By Gaspar Ruiz-Canela
Bangkok, Oct 10 (EFE).- Rohingyas in the refugee camps of Bangladesh may not be free to leave their precarious dwellings, but many of them are using photography and social media to break borders and tell a global audience their daily hardships and share their joys and hopes.
Omal Khair, Dil Kayas and Azimul Hasson are among those activists, poets and photographers who escaped discrimination and violence in Myanmar, and now use their creativity to portray life in refugee camps in neighboring Bangladesh.
“I would like to show the world how hard it is for the Rohingyas are in the camps,” Dil, a photographer and mother of three, told EFE via video conference from her humble bamboo hut in a Bangladeshi camp near the Myanmar border.
This 28-year-old Rohinya has broken the mold by becoming a photographer, unusual among women because of the patriarchal character of her community, although she acknowledged having taken her husband’s permission.
Dil, Omal and Azimul have published nearly a hundred of their works in a book of photography and poetry titled “A chance to breathe,” thanks to a project by the nonprofit Fortify Rights, Doha Debates and FotoEvidence which was presented last week in Bangkok.
The event, in The Fort gallery, featured an exhibition of the works by the three Rohingyas, who also post their mobile photos on social networks such as Twitter, Instagram and Facebook.
“I like to photograph young children playing in open spaces, also children going to study and madrasas, the religious schools,” Dil said in her native language while an activist translated.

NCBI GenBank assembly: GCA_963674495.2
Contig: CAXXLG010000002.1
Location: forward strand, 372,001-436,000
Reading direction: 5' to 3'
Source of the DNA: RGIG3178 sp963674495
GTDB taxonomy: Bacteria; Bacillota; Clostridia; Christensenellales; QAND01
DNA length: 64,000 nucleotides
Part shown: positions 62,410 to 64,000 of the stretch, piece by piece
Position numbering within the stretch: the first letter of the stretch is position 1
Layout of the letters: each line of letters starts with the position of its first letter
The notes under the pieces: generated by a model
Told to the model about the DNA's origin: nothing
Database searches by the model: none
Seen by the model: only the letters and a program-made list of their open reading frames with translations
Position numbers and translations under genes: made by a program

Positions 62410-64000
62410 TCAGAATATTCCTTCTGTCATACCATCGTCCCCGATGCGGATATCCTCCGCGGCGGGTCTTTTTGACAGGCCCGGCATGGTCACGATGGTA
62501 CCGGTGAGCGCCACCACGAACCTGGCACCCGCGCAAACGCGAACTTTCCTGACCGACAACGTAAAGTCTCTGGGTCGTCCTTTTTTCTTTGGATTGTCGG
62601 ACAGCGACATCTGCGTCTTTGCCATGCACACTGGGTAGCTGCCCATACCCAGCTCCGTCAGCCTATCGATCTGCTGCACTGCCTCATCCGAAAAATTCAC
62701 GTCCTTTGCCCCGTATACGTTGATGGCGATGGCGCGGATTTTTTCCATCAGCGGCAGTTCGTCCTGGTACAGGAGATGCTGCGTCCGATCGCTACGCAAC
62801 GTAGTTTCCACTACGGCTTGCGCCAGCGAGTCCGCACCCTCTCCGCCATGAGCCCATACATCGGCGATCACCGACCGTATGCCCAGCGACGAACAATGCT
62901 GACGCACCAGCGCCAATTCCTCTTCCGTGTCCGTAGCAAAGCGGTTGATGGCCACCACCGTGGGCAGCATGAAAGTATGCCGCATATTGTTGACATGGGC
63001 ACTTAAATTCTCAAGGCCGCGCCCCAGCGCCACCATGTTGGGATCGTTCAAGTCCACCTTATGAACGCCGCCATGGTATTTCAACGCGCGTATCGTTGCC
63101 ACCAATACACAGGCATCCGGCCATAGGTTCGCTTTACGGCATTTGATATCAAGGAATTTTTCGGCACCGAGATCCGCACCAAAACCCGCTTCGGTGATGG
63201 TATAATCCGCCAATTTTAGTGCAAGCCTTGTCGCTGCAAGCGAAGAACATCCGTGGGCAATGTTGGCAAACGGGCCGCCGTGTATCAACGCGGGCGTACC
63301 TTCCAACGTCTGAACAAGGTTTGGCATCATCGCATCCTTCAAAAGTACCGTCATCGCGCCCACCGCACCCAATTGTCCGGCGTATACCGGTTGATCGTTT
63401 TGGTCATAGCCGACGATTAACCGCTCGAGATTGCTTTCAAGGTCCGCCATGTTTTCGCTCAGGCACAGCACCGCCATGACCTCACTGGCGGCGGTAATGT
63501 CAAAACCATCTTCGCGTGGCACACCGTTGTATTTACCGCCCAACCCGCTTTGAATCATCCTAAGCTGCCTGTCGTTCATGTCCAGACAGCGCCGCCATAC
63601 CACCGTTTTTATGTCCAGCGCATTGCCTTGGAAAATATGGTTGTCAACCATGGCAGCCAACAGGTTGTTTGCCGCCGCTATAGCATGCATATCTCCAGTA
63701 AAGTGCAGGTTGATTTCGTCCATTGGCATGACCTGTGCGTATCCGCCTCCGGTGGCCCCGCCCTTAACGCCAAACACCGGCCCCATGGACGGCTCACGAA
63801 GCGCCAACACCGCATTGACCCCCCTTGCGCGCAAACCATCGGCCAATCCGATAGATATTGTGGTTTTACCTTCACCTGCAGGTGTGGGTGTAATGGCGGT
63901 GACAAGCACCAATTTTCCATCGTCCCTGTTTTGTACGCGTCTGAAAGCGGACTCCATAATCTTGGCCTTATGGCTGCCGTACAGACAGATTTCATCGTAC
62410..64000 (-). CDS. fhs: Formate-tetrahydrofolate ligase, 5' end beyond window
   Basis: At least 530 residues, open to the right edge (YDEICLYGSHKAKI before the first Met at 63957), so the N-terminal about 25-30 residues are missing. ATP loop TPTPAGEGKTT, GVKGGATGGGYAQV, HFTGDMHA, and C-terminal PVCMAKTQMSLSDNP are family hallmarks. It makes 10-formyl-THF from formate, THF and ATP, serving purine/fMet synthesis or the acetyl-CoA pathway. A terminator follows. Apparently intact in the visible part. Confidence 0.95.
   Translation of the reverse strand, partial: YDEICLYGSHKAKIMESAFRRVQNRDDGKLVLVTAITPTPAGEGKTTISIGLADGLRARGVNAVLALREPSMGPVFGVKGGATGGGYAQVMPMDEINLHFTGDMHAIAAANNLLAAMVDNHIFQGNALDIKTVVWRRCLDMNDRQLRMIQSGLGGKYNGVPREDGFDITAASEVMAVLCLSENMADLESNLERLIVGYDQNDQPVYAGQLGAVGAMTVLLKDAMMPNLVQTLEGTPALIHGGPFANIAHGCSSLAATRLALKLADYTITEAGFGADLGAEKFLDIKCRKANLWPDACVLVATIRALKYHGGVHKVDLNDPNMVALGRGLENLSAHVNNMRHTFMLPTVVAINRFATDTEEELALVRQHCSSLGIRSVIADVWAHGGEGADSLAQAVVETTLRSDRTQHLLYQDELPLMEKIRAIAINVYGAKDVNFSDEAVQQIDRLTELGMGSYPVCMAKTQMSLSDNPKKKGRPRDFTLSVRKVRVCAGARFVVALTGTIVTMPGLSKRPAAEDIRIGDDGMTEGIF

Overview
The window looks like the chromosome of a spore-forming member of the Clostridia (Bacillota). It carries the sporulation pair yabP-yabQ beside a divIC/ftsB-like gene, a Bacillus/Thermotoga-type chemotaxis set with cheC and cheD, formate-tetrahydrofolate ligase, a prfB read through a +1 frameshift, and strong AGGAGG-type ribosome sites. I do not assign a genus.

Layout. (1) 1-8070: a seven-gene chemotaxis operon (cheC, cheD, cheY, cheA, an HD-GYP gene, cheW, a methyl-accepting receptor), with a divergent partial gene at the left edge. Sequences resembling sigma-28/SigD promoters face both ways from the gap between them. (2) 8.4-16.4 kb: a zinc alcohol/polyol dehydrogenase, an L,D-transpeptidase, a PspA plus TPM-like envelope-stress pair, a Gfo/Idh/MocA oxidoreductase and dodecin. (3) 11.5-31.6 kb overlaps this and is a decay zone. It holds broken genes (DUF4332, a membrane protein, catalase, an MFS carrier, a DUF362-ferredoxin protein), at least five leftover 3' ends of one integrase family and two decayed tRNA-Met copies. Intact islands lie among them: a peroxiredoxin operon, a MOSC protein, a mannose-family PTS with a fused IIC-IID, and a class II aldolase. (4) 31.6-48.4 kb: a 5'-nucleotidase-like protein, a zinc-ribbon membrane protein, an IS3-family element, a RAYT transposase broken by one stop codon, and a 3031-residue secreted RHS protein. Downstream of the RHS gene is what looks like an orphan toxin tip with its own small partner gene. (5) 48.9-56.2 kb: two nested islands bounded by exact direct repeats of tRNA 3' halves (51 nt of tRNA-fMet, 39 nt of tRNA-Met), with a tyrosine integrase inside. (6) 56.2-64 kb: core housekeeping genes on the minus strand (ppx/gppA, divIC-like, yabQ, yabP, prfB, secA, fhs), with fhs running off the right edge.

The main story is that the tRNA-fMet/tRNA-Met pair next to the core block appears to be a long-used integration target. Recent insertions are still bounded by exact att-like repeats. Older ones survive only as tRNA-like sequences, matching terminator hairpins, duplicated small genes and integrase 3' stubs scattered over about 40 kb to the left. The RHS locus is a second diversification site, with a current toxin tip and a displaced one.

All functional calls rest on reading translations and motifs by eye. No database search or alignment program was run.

One of her photographs showed a group of children around a man playing the mandolin, while another picture depicted a woman wearing the niqab – a veil that covering the hair and face – walking down a steep dirt road.
Dil hoped that the skills she has learned as a photographer in this project, which began in 2018, will also be picked up by her children and serve to help her community.
In Myanmar, Rohingya Muslims are not recognized as citizens and live in fear in villages guarded by security forces or in displaced persons camps without freedom of movement and insufficient access to health, education and other basic services.
The scars are still fresh for many refugees who vidly recall the murders, rapes, and burning of houses by soldiers and Buddhist militants during the 2017 military operations, which were described as genocide by the United States and several jurists.
The violence led to an exodus to Bangladesh, where they also suffer deprivation but are not constantly under threat as in their native country.
More than 900,000 Rohingyas live in overcrowded shelters in the world’s largest refugee camps in Bangladesh’s Cox’s Bazar area, where they face a lack of access to healthcare and education, and live amid prevailing crime.
Without ID or passport, they cannot buy mobile cards in Bangladesh, so they usually have to acquire them illegally. Moreover, internet connections are unstable and solar panels need to be used in the absence of electricity.
Azimul Hasson, 20, said other refugees feel happy when explained the objective of his shoots, which depict everything from floods and fires to young people playing sports and demonstrations for their rights.
The shops and markets in some of his photos no longer exist, as they were dismantled by the authorities, who want to discourage economic activity in the camps.
“There are barbed wire around the camps, and we can’t go out and charge (mobiles) because there are checkpoints. They’ll beat me if I try to go out in secret,” Azimul said in English over video-conference.
He added that he tries to avoid posting his photos on Facebook because there are many immigration officials on this social network.
Omal Khair, 18, said she did not know anything about photography before being chosen for this project, but she is now proud to be able to tell the world about the situation in her community.